What specific animation techniques were employed to bring Snip Snip to life, and how did you ensure its movements appeared realistic and functional?

For the shots where Snip Snip was fully digital, we tried to emulate as much as we can the type of movement we witnessed from the live action prop. We even extracted some of the texture and imperfections of the prop’s movement through matchmove, and incorporated it into our keyframe animation.

Snip Snip’s eyes presented a different challenge, in that the real prop had just one center eye which was immovable. Through conversation with Jay, exploring whether we should paint our the static middle eye, and replace it with a fully articulated digital rendition, we landed on on the idea that the middle eye’s mechanism is simply broken, with Snip Snip being 200 years old, it’s reasonable to assume that he’d have sustained some level of disrepair. So his middle eye was imobile, and the other two eyes were in various states of disrepair.

How many iterations did Snip Snip undergo before reaching its final design, and what kind of feedback was most impactful in refining the character?

Our early versions of Snip Snip’s eyes looked very cool, but they lacked soul. They looked like mechanical robotic eyes without any life or character. And indeed that was Jonathan Nolan’s initial feedback, that he wanted Snip Snip to look endearing and charming. Beyond his eyes, Snip Snip as a character was described to us as someone who is friendly, helpful and forthright, and without malice. When he’s attempting to cut Lucy open and harvest her organs, he’s not doing so with any ill will. He’s simply following his orders.

Can you describe the initial concept and design process for the Cyclops character and what were the key inspirations and visual references used?

We started with 2D illustrations, taking stills from one of the scenes with the Cyclops, and painting variations of eye size and position, as well as eye brow configurations. We knew that translating Chris Parnell’s expressive performance with a single eye was going to be crucial.

What were the biggest technical challenges your team faced when creating the Cyclops’ visual effects?

In terms of building and rigging the asset, we needed to make sense of the underlying anatomy and facial structure. How does a single eye socket sit into the middle of the face occupying the bridge of the nose? We explored having the eye at various heights and depth within the face. Despite only having one eye, we ended up creating more blendshapes for the Cyclops rig than we had for any other facial rig before then. Ben the Cyclops features in sequences across both Ep6 and Ep7, where we saw him go through a full range of emotions from smiling, frowning, crying and as well as being surprised and angry.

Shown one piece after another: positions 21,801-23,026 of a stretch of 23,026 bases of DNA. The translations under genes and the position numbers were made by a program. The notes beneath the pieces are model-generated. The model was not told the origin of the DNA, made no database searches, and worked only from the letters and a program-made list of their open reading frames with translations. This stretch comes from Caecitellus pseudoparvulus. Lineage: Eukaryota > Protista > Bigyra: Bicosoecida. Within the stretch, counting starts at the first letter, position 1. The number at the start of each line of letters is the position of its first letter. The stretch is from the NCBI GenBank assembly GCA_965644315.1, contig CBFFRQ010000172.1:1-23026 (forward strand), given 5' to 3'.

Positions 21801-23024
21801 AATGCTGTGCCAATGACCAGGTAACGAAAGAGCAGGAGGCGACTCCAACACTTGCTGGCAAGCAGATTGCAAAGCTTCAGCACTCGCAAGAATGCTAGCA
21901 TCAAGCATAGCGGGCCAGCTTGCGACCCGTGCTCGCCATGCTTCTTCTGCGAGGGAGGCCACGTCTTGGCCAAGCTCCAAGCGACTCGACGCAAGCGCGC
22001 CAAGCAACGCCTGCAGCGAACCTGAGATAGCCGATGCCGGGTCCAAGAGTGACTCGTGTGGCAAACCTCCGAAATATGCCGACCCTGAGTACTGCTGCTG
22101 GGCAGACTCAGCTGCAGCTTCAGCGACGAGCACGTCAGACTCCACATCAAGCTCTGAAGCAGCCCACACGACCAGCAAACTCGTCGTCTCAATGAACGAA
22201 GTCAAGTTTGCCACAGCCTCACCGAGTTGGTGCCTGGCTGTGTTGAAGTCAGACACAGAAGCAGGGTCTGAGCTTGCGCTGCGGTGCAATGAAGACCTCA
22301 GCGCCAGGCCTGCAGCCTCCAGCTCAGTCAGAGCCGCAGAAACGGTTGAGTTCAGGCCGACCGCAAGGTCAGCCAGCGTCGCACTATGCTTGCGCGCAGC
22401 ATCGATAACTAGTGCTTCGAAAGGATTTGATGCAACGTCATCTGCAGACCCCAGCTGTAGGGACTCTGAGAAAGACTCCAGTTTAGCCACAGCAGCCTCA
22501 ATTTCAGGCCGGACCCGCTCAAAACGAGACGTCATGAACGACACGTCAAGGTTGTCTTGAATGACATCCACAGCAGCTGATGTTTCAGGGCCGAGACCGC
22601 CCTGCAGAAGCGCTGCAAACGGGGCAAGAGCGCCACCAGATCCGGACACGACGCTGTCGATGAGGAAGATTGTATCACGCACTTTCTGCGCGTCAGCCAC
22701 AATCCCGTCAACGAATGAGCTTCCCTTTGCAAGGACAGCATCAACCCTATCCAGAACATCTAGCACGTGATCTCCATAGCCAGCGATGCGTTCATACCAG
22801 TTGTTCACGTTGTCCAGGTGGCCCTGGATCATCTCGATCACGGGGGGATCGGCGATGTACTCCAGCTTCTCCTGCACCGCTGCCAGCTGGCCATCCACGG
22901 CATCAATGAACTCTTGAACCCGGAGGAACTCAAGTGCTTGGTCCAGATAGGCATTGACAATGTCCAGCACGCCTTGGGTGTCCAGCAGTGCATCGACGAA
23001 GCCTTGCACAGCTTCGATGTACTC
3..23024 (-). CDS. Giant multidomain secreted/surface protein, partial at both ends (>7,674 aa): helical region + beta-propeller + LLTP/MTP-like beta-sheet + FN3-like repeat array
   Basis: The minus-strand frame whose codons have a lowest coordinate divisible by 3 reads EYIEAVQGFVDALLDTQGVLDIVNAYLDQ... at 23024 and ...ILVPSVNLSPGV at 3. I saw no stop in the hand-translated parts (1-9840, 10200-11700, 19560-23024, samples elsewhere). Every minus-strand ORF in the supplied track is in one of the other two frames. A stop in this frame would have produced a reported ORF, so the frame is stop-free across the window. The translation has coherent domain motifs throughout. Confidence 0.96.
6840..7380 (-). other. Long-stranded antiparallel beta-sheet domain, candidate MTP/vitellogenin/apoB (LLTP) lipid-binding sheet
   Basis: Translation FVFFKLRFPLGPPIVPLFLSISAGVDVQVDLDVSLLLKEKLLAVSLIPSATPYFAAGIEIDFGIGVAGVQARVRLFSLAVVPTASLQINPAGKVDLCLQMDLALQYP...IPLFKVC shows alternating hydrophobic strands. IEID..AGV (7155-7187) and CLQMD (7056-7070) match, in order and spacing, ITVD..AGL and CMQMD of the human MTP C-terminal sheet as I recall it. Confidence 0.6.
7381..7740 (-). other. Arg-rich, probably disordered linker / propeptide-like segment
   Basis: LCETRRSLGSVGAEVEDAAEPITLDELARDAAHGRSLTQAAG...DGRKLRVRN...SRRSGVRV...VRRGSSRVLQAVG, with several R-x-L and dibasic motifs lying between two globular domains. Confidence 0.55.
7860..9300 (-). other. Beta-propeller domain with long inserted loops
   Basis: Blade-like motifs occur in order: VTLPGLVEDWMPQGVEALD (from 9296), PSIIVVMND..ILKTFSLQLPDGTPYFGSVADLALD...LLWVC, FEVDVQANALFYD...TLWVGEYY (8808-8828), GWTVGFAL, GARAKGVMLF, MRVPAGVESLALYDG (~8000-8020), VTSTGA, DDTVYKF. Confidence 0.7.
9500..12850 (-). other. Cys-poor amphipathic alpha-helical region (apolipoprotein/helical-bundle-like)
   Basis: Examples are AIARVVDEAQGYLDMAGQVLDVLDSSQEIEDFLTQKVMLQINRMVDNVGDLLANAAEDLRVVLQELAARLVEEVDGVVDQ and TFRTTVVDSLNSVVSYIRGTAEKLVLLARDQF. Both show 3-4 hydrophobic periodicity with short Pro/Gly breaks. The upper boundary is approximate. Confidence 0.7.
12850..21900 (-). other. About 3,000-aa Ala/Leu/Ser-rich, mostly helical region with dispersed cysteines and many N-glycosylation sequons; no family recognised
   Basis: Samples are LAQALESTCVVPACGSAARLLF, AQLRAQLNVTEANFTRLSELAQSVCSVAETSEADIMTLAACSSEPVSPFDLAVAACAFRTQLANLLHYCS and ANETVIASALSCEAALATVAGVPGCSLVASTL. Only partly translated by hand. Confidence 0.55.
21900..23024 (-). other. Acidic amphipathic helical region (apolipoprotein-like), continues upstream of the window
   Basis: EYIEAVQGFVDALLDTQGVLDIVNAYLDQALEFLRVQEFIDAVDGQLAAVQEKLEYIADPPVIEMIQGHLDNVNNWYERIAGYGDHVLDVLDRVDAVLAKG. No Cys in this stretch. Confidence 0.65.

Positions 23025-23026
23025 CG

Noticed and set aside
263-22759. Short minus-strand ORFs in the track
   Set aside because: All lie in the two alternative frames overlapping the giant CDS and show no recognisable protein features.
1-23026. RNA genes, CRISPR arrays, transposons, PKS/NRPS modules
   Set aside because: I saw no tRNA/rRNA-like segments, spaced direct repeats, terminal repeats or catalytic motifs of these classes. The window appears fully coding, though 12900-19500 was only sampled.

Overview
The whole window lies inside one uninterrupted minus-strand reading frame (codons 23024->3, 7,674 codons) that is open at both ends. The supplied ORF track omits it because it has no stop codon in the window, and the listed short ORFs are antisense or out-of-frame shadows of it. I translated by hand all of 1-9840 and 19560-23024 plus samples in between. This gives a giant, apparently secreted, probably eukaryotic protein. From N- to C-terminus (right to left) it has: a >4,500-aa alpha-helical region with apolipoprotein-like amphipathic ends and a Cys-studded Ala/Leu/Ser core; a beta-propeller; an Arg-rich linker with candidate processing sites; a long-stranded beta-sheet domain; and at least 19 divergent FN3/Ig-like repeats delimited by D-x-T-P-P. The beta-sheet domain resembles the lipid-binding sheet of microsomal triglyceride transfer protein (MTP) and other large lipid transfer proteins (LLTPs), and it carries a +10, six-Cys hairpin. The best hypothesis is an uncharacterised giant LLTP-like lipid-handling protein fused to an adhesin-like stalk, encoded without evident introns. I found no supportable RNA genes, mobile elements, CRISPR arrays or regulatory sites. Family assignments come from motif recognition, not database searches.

We also simulated blood flow to enhance the skin shading, reflecting the natural shifts in tone and color due to different expressions. This subtle effect added realism, making the skin appear alive.

Were there any memorable moments or scenes from the series that you found particularly rewarding or challenging to work on from a visual effects standpoint?

The Cyclops was both the most challenging and rewarding aspect. Achieving a point where we could enjoy Chris Parnell’s performance without being distracted by the VFX was a significant accomplishment.

Just from a design point of view, visually a cyclops is an unnerving deformity which creates a visceral « uncanny valley » response, and perhaps there’s no way to completely get away from that, but we’re incredibly proud of the results we were able to achieve.

Looking back on the project, what aspects of the visual effects are you most proud of?

I’m particularly proud of our work on the Cyclops. Despite the inherent challenges, we achieved a level of realism and character that stayed true to Chris Parnell’s performance.

Tricky question, what is your favorite shot or sequence?

That is tricky! If I had to choose, I’d pick any of the sequences with the Cyclops. But I still love Snip Snip!

How long have you worked on this show?

A little over 1 year.

What’s the VFX shots count?

Around 140.

What is your next project?

Can’t say unfortunately but an exciting one for sure.

A big thanks for your time.

Jay Worth: Here’s my interview of Production VFX Supervisor Jay Worth.
Prime Video: You can now watch Fallout on Prime Video.

© Vincent Frei – The Art of VFX – 2024


S'il vous plaît entrez votre commentaire!
S'il vous plaît entrez votre nom ici